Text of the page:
Euvarroa

 

HARMFUL | NOT HARMFUL | UNCERTAIN

parasitic; feeds on hemolymph of developing honey bees (inside capped brood cells)

Name and classification

Euvarroa Delfinado and Baker, 1974

Taxonomy
Superorder Parasitiformes » Order Mesostigmata » Suborder Monogynaspida » Hyporder Dermanyssiae » Family Laelapidae » Genus Euvarroa

Type species
Euvarroa sinhai Delfinado and Baker, 1974

Distribution

Asia from Iran through India to Sri Lanka; Thailand and Malaysia

Bee hosts

honey bees (Apis)

Host association level

Permanent

associated exclusively with bees or their close relative, wasps; cannot live without these hosts

Temporary

some life stages are associated with bees, while others are not

Facultative or opportunistic

can complete entire life cycle without bees or their close relative, wasps

permanent

Host associations, feeding, and dispersal

  • All stages live in beehives inside capped brood cells, where they parasitize developing bees by feeding on their hemolymph.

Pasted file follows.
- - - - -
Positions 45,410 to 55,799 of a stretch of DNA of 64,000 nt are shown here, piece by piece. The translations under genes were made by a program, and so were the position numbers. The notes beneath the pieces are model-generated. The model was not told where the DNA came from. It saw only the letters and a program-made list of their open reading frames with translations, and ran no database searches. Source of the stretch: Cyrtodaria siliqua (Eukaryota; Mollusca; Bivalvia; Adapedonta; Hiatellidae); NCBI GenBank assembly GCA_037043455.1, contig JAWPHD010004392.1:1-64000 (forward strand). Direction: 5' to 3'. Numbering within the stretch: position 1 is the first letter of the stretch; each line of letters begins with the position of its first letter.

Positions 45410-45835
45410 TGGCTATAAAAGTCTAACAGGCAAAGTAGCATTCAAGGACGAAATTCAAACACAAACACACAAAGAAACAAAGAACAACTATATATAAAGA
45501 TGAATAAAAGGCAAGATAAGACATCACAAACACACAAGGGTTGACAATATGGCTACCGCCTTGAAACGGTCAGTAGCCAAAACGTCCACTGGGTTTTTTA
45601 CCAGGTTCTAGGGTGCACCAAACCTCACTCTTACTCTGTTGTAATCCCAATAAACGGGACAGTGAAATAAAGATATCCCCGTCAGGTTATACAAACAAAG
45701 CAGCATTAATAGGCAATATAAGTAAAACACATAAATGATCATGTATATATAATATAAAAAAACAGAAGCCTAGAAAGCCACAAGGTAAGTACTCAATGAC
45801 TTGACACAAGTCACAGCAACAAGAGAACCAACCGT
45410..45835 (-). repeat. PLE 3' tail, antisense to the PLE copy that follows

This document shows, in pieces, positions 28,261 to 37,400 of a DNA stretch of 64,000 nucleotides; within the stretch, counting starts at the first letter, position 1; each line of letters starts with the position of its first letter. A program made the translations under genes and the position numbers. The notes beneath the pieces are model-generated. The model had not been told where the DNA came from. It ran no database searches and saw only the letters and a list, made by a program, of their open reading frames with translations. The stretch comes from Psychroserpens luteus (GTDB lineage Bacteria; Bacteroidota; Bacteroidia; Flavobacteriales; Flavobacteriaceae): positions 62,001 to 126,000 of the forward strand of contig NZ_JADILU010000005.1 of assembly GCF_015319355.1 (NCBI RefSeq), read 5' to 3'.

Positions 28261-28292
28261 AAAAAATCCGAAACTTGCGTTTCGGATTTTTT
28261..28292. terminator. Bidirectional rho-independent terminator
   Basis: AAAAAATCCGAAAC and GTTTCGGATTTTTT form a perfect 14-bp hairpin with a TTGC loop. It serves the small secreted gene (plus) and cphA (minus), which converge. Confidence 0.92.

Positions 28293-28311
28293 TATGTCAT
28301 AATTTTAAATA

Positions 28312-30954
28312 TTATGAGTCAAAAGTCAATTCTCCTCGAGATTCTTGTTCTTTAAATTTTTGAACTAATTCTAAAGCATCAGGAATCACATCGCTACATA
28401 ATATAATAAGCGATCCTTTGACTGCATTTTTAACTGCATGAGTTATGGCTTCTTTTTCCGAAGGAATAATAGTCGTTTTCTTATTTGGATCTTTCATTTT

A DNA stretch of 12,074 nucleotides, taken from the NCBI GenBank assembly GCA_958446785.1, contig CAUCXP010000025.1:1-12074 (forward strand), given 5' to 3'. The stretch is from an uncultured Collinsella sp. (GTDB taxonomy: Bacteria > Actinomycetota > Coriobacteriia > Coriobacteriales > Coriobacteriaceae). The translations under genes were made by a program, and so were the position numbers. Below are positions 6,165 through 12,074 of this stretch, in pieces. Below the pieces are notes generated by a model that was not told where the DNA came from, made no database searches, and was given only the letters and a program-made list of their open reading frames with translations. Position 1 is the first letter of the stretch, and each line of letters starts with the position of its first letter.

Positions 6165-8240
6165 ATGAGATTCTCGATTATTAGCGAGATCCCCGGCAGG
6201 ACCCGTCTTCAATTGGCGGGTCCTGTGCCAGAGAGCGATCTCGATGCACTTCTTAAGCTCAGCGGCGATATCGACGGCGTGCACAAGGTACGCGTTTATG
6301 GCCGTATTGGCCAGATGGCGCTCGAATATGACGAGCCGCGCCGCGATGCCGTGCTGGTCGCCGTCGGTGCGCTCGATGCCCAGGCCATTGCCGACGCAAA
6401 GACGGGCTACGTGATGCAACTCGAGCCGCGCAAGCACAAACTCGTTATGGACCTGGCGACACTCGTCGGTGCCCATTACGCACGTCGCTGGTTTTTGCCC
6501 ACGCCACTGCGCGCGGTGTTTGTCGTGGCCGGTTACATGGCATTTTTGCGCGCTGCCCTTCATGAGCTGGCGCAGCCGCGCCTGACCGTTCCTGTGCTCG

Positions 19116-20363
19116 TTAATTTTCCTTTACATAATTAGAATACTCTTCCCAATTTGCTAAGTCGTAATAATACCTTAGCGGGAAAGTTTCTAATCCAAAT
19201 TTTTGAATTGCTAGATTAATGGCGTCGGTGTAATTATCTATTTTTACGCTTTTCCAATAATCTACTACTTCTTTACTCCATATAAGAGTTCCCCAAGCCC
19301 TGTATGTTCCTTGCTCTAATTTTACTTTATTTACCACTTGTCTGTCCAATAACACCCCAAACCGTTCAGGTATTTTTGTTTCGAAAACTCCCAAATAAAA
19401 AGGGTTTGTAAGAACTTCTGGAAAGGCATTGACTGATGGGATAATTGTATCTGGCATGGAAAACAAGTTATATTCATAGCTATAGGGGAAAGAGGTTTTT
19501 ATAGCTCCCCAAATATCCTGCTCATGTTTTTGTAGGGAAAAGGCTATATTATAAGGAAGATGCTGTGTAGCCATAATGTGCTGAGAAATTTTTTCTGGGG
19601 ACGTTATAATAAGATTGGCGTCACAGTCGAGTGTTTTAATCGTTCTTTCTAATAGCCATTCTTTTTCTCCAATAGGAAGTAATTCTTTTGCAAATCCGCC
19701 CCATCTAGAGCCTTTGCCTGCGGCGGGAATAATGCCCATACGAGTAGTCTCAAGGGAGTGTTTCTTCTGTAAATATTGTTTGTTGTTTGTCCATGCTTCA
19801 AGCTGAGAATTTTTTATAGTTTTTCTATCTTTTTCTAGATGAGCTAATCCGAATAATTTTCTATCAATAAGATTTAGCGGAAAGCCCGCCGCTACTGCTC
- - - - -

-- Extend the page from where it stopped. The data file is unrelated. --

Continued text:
• Mite females disperse on adult bees and feed during phoresy.

Biology

The biology of the two species in this genus is summarized after Sammataro et al., 2000. Euvarroa sinhai is a parasite of Apis florea, occurring in Asia from Iran through India to Sri Lanka. The mite develops naturally on the capped drone brood but has been reared in the laboratory on A. mellifera worker brood. Development requires less than one week, and each female produces four to five offspring. Drones as well as workers are used for dispersal. The female mite overwinters in the colony, probably feeding on the clustering bees. Colony infestation by E. sinhai is somewhat hindered by the construction of queen cells, and its population growth is inhibited in the presence of Tropilaelaps clareae and Varroa destructor. Transfer experiments confirmed that E. sinhai may survive on A. mellifera and A. cerana, emphasizing its ability to cross-infest exotic hosts.

Euvarroa wongsirii parasitizes drone brood of Apis andreniformis in Thailand and Malaysia. Its biology appears similar to E. sinhai, and it can live for at least 50 days on worker bees outside the nest.